RC and V are set arbitrarily at 100. C_{i} range is set to drive an optimal service level above 0.9 for each random generation of demand. Mean demand is uniformly distributed between zero and 5. Demand is assumed to follow a Poisson process. v_{i} and N are set so that the v * N coupled with demand distribution results in space demand for 150% of V. When the kit utilization is 100%, the feasible service levels in this simulation range between 60% and 95% with a mean of 76% - 78%, depending on the randomly generated demand values. For demand with a maximum mean demand of 5, M is set to 12 for all parts, leaving at most 0.3% chance of a 12^{th} unit of demand in any period, which equates to a negative or very low NBV for any part; M = 12 is a reasonable maximum for this experiment. (In no cases was the 12^{th} unit of any part in the optimal stock.)

In the numerical exploration here, in all cases the kit will face a tight space constraint and be essentially full in the optimum case. In the case with no binding space or service level constraints, the optimum is achieved in every case with this heuristic, and is not of interest to analyze. In the case where the optimal service level is less than the required service level, the heuristic proposed by Teunter [4] should be used (This case is not explored in this research).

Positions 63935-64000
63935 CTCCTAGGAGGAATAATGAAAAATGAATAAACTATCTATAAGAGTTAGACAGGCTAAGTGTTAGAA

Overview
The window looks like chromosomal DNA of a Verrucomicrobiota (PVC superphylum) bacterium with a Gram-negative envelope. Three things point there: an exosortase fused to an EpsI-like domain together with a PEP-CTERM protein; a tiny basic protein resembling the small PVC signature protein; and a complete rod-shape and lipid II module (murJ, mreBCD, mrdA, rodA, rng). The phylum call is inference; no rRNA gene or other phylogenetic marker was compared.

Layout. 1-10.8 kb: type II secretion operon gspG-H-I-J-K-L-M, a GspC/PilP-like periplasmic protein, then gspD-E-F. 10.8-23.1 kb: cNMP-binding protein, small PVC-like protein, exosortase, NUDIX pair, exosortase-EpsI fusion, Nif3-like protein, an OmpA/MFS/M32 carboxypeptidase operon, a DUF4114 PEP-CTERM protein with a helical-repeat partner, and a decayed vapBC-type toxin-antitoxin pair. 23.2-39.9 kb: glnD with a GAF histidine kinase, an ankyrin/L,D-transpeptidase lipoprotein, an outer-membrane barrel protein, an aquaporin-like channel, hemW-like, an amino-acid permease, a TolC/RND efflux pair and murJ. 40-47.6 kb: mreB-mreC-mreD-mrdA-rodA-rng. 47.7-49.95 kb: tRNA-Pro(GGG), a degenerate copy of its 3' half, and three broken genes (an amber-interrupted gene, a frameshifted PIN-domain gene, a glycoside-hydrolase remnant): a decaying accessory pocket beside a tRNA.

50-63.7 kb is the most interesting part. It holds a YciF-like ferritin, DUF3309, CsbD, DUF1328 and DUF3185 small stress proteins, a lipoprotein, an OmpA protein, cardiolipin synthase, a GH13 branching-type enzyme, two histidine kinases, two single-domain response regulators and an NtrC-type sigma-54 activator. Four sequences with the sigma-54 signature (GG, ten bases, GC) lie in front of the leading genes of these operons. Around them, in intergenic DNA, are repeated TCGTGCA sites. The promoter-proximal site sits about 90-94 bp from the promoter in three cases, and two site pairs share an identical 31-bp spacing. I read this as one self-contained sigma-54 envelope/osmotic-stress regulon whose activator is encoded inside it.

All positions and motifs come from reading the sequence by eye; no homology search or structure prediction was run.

In summary, the parameters for the numerical experiment are as follows.

RC = 100,

V = 100,

D_{i} = Poisson(U(0,5)),

N = (5, 10, 30, 30, 100, 1000),

HC_{i} = U(0, 0.1RC),

v_{i} = U(0, 1.5 * V/N).

For each of six different part type counts, 1000 random replications of mean demand are generated, the model solved via the heuristic and optimally (For N = 1000, 250 replications are run for time reasons). Results of the global search and the heuristic are compared based on objective function value, service level, and space utilization.

Results Discussion:

The results of the numerical experiments are presented in Table 2. The variable of interest is in the number of parts under consideration for stocking, N, which drives the number of decision variables and problem complexity. Other random variables were to create problem variation. Note that the optimal service level ranges between 75% and 78% and the space constraint is tight; smaller parts and 100% service level is uninteresting because it is guaranteed optimal. (All parts with some value greater than their cost are included.) Lower optimal service levels would require an approach more like that proposed by [4] , which focuses on minimizing holding cost subject to a minimum service level constraint.

Table 2. Numerical results from simulation as number of parts grows.